Sunday morning, around 5:00a, we were texting back-and-forth. He gave me all their phone numbers and those of friends. I had the address of where they were staying and their house plugged into my phone's RadarScope app. We assumed they would lose power for at least a few days, as well as cell service.

They (my brother, niece and their friends) had a big breakfast and took long, hot showers. They then checked on others in the building and looked again at the stairwell situation, just in case.

They finished situating their windowless "safe" rooms, which included placing full-face motorcycle helmets, in case the condo windows blew out.


About one-hour before landfall, the power cut out for good. It has been flickering for half an hour. The power would remain off at the condo until Thursday night. The house got power back on Wednesday.


This was unexpected and very welcome -- the cell service (they all have AT&T) stayed on the entire time, they never lost it. This allowed me to send them frequent screenshots of my RadarScope app which showed exactly where their condo was in relation to Irma's wind and rain bands, as well as the eyewall. The following day I was able to send them local news reports, which saved some of their battery charge. Btw, they went into the storm with multiple backup chargers.

My brother sent several videos of the escalating winds and rain as Irma neared Naples. I, and they, have quite a record of their experience.


My brother travels overseas frequently and for that has a satellite phone plus three batteries for it. He used it at the house over the next couple days (no cell service there until Wednesday). Nice to have if their cell service had gone out but during the storm would have required standing next to a window.


At the worst of it, they could feel the 20-story building shaking, ceiling lights swayed as if a moderate earthquake (he sent video). At one point he messaged: "The building is moving so much it feels like a ship at sea."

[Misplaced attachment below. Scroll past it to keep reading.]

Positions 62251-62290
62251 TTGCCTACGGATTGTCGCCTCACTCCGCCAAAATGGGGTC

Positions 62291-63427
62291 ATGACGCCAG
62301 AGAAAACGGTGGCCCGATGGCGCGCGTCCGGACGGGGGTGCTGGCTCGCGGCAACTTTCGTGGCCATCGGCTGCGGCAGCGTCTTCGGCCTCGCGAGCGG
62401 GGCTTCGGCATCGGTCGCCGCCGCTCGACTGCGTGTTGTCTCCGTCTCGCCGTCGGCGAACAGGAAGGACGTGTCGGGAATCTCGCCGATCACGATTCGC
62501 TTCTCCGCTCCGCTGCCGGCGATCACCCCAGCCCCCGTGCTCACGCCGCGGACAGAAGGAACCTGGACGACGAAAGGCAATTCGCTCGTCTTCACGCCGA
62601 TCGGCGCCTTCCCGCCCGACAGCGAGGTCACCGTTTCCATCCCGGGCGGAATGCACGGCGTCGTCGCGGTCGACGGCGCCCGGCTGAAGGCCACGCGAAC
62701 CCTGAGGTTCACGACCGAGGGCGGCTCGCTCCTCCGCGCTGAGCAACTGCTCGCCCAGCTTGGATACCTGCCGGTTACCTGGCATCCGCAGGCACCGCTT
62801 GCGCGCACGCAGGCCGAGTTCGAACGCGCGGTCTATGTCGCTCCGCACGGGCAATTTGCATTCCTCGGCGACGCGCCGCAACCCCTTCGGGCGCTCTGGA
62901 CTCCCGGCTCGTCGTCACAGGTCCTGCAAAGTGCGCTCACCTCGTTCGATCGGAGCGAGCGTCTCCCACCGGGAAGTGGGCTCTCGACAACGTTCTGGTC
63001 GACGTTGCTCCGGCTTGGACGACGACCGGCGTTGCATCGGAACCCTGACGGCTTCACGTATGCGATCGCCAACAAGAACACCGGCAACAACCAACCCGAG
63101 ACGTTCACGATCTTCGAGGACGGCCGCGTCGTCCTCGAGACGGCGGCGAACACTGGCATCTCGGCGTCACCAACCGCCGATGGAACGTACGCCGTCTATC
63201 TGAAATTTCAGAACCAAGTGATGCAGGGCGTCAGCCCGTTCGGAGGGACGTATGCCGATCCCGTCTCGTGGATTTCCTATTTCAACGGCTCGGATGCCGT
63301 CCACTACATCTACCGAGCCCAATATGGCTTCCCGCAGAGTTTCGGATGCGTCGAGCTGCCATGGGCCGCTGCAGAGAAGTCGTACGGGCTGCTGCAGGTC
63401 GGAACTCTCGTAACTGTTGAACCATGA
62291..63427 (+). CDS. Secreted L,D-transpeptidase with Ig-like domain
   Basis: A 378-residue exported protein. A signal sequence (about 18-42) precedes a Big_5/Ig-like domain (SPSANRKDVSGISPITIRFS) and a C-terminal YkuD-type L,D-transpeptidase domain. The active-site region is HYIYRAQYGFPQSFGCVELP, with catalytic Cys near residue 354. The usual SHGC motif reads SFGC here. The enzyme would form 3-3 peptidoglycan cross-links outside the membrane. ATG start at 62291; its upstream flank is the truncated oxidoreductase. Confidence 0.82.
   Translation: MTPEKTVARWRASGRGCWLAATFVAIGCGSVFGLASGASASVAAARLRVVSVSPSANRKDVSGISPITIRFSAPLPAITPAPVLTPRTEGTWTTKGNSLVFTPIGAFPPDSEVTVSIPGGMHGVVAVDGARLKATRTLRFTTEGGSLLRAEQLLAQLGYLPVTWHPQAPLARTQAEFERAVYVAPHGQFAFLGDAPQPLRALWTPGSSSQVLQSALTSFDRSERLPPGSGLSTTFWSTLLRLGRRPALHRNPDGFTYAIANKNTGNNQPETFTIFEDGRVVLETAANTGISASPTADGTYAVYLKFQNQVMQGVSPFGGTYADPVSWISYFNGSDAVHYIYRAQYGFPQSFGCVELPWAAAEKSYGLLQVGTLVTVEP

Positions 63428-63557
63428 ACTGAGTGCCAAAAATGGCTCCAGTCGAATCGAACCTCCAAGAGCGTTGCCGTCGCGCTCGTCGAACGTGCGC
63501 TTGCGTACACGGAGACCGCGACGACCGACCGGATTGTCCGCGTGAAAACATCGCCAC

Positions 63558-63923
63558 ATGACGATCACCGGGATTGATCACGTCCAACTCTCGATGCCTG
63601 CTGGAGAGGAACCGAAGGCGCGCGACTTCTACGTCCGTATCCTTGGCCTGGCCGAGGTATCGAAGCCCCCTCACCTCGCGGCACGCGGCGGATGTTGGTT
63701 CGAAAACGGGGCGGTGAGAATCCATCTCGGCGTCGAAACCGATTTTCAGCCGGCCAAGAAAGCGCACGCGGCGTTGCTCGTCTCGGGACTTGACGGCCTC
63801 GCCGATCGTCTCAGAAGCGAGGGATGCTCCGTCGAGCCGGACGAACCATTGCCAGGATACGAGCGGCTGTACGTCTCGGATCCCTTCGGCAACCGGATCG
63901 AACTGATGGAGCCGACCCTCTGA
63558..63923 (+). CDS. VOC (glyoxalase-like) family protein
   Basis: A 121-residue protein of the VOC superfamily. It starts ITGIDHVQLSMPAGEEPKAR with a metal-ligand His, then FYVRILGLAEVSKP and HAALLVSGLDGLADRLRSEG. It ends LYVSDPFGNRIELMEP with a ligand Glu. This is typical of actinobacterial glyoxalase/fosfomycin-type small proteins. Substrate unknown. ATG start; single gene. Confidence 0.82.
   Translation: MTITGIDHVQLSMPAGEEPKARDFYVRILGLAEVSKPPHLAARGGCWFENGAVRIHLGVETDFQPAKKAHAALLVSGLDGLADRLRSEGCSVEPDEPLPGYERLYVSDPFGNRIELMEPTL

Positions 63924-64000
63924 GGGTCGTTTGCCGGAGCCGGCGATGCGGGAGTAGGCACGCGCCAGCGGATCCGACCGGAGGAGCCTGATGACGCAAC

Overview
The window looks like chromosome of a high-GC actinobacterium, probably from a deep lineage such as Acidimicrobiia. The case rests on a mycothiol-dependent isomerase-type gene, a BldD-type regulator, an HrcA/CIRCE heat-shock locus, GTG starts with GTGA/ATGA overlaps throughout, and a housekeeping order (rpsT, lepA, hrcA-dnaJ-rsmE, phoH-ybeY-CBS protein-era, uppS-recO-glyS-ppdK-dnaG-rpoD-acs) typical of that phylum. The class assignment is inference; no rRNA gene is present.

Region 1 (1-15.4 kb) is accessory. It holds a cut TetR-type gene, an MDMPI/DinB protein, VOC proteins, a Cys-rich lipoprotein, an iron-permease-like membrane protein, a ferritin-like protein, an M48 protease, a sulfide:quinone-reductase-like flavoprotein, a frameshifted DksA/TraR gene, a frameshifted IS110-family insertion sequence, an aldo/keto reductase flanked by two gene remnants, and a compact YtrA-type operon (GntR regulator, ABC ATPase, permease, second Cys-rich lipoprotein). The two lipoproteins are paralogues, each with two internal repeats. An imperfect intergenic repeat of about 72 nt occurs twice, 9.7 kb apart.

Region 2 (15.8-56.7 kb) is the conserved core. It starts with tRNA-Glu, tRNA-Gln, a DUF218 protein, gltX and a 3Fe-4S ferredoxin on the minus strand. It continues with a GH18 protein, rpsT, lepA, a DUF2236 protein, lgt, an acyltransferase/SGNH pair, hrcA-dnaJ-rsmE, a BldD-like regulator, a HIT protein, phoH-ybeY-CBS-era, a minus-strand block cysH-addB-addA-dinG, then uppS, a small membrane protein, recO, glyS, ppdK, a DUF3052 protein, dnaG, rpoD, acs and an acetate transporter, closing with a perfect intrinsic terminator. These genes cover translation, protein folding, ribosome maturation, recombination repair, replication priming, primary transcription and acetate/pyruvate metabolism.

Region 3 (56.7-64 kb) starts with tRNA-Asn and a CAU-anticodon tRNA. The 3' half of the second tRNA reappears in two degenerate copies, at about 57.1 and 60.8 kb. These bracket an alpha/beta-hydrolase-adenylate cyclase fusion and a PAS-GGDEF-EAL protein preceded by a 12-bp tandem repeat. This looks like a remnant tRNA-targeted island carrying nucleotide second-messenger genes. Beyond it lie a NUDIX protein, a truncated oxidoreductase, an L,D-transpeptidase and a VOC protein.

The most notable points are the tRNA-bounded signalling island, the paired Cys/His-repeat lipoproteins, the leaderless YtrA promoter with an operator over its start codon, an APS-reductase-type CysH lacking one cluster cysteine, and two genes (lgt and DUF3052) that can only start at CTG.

The top of a palm tree flew by the 10th floor. Vegetation plastered the windows.

During the tranquility of the eye, a neighbor sent a photo of my brother's roof in the street. Part of the roof.

As the backside of the storm began, they noticed one of the condo's floor-to-ceiling windows was wobbling. Most of the weather stripping had pealed off. It was in the master bedroom so they removed valuables and closed the door. Later, when the winds moderated, they duct taped the window to the frame. To their surprise, it never fell out.

THE NEXT DAY (Monday, September 11)

Naples was (and I think may still be) under curfew. That afternoon they were able to drive to the house. They patched over the hole in the roof with aluminum sheeting.


They spent the rest of the week cleaning up the house. Last night was the first in the house. Today he was able to obtain some building supplies and is working on the roof. Thankfully, my brother was well-tutored in home-building and maintenance by my father and grandfather. He also inherited my grandfather's tools -- which are considerable. The only material thing my brother was concerned about during the storm was Papa's tools. They have much sentimental value as well as practical use.

As of yesterday, the only food the local Costco had was bananas. But other groceries have more. And some restaurants opened up. Fortunately, my brother has ample canned and other food and lots of bottled water.

It is a very, very difficult time in areas of Florida (and Texas, Louisiana, perhaps parts of Georgia and South Carolina) where people suffered extensive damage, may still be flooded and without power-water-sewer and don't have the resources to easily come back from this disaster.

Be ever grateful for every good day, and prepared for the days that aren't.

Thanks again to ETS (and Doug Ritter) for helping educate on preparedness and survival. I've sure learned a lot and am now able to share some of that knowledge with family and friends.